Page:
Tag Archives: body-modification


Well, here we are: the last piece of Futurismic fiction for a while. But talk about ending on a high note! When Chris sent across Lori Ann White‘s “World In Progress” for me to look at, it felt as if she’d been carefully following the stuff I blog about here day after day, picking out some of my favourite riffs, memes and ideas, and rendering them down into one wonderful – and very human – story. It’s a super piece, and I’m proud to be publishing it; scroll down, read on, and find out why. 🙂

World In Progress

by Lori Ann White

And in The Far Corner, Wearing a
Too-Tight Jock Strap and a Crown of Thorns–

CLOSE UP on a face.  Calm, pale, waves of black hair brushed back from a broad forehead.  Retro Guy.  Grade A, 100% Pure Professional Athlete.  No drugs, no mods, no tweaks, no prods.  Just like the old farts ordered.

He’s staring at the wall above the mirror through eyes blue as an Artic bay.  Pan to the wall, to the framed honest-to-god newsprint, photo of a thick-necked thug in too-tight jacket.  He’s small, like Retro Guy, like they all used to be, but the smug grin and his squinty eyes radiate “big guy” waves.  He’s got one arm around a sad brunette.

The caption: “Bruisin’ Brawler Gene O’Connor: ‘No God-Damned Upgrades!  My Boy Will be a Real Boxer, Just Like His Old Man.'”

The camera pans back to Retro Guy’s face.

“Hey, Old Man,” he whispers.  “This fight’s for you.” Continue reading NEW FICTION: WORLD IN PROGRESS by Lori Ann White

We have the (experimental) technology; we can rebuild you!

cyborg headLost an ear during the Reservoir Dogs Re-enactment Society meeting? No problems – we’ll just grow you a new one on a nanocellulose framework [via NextBigFuture]:

Previously, Paul Gatenholm and his colleagues [at Chalmers University, Sweden] succeeded, in close co-operation with Sahlgrenska University Hospital, in developing artificial blood vessels using nanocellulose, where small bacteria “spin” the cellulose.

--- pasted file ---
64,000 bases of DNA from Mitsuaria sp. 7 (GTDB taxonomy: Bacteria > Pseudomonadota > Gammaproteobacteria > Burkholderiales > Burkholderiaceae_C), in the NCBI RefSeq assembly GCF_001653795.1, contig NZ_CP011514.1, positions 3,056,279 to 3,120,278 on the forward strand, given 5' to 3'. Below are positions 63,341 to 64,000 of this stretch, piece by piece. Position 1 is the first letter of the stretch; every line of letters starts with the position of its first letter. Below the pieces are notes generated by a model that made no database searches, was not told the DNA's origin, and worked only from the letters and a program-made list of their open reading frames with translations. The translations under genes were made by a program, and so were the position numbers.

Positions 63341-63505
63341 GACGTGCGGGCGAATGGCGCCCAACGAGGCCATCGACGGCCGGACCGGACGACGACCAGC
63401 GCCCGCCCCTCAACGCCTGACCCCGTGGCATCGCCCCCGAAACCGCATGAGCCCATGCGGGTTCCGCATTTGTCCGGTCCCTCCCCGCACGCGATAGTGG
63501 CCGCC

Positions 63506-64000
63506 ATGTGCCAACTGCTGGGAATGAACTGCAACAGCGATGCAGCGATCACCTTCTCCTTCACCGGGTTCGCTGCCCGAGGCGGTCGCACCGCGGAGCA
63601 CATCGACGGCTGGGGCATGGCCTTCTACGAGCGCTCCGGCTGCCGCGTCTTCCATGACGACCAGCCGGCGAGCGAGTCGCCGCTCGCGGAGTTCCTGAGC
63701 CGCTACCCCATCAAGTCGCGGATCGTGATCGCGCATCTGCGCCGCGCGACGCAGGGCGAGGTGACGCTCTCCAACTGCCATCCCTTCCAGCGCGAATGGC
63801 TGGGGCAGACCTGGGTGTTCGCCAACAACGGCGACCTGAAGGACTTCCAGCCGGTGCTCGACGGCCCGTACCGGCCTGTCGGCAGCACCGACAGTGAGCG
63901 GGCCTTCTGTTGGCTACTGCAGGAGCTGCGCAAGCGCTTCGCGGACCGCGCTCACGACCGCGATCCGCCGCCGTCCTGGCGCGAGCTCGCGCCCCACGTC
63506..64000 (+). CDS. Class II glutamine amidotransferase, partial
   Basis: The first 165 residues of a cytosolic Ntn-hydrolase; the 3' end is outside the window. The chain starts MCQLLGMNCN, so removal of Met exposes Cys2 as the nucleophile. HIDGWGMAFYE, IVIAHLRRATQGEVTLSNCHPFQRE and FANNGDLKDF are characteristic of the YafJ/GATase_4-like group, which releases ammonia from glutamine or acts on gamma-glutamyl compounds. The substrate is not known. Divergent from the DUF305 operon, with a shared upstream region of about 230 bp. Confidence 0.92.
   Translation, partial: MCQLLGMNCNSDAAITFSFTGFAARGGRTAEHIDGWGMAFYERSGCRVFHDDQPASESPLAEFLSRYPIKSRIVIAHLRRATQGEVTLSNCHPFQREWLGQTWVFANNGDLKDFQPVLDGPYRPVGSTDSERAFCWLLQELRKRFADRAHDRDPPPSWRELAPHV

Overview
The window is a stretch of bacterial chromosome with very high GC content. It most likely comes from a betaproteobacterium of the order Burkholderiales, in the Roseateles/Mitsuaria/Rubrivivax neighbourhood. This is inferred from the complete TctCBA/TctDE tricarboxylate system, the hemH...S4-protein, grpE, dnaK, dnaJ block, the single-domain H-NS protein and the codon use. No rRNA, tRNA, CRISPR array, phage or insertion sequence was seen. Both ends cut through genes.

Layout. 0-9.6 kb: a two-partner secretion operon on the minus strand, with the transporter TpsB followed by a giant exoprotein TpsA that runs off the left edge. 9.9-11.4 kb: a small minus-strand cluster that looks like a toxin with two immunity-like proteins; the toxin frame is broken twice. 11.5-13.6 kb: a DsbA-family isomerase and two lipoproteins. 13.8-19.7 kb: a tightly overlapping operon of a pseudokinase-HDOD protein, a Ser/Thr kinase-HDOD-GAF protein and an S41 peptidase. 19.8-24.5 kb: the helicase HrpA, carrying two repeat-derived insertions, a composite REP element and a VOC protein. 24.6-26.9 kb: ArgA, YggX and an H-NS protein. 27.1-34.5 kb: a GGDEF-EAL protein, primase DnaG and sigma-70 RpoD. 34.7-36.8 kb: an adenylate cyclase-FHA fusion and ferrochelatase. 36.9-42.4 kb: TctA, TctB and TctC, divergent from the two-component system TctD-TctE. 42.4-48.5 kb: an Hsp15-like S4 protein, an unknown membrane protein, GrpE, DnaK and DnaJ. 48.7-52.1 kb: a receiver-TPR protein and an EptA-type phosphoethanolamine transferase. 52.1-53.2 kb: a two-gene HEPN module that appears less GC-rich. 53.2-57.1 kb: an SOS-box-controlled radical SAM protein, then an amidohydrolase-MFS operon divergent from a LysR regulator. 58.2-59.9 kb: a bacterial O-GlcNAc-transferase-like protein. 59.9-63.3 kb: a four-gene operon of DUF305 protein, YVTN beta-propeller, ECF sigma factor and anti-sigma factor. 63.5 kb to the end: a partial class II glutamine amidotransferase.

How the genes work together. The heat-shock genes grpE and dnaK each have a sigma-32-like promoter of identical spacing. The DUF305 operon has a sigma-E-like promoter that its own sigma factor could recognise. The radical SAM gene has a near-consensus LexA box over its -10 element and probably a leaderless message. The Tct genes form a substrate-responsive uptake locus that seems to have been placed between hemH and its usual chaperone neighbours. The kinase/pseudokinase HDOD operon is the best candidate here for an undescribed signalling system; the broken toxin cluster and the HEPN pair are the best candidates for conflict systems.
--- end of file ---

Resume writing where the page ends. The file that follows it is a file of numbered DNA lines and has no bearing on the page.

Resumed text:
In the new programme, the researchers will build up a three-dimensional nanocellulose network that is an exact copy of the patient’s healthy outer ear and construct an exact mirror image of the ear. It will have sufficient mechanical stability for it to be used as a bioreactor, which means that the patient’s own cartilage and stem cells can be cultivated directly inside the body or on the patient, in this case on the head.

“As yet we do not know if it will work. It is an extremely exciting project that brings together expertise in image analysis, prototype manufacturing, biomechanics, biopolymers and cell biology. If we succeed it will open up a whole range of new and exciting areas of use.”

And while we’re speaking about ears, did you ruin your frequency response curve watching avant-noise bands play dingy bars and lofts in eighties New York*? You’ll be needing a hearing aid, then… but not some ugly uncool thing lodged in your ear canal. We’ve got one that’ll slip over one of your back teeth [via BoingBoing]:

There are other hearing aid devices that utilize bone conduction. Most, however, use a titanium pin drilled into the jaw bone (or skull) to transmit sound to the cochlea. SoundBite seems to be the first non-surgical, non-invasive, easily removable device. While they are likely years from retail production, Sonitus Medical plans on having SoundBite ITMs fitted to each individual’s upper back teeth and fabricated fairly quickly (1 to 2 weeks).

Oh, so all that wide-bandwidth noise and late-night hedonism has burned out some of your brain-meat, eh? Well, we’ve got organic transistors that mimic the function of human synapses [via NextBigFuture again]… though quite how we’d patch them into your existing wetware is a bit of a mystery at this point. But hey, they’re called NOMFETs, so the internet should find plenty of macro jokes to make about ’em!

A biological synapse transforms a voltage spike (action potential) arriving from a pre-synaptic neuron into a discharge of chemical neurotransmitters that are then detected by a post-synaptic neuron. These are subsequently transformed into new spikes, leading to a succession of pulses that either become larger or diminish in size. This fundamental property of synaptic behaviour is known as short-term plasticity, which is related to a neural network’s ability to learn. It is this plasticity that Vuillaume and colleagues have succeeded in mimicking.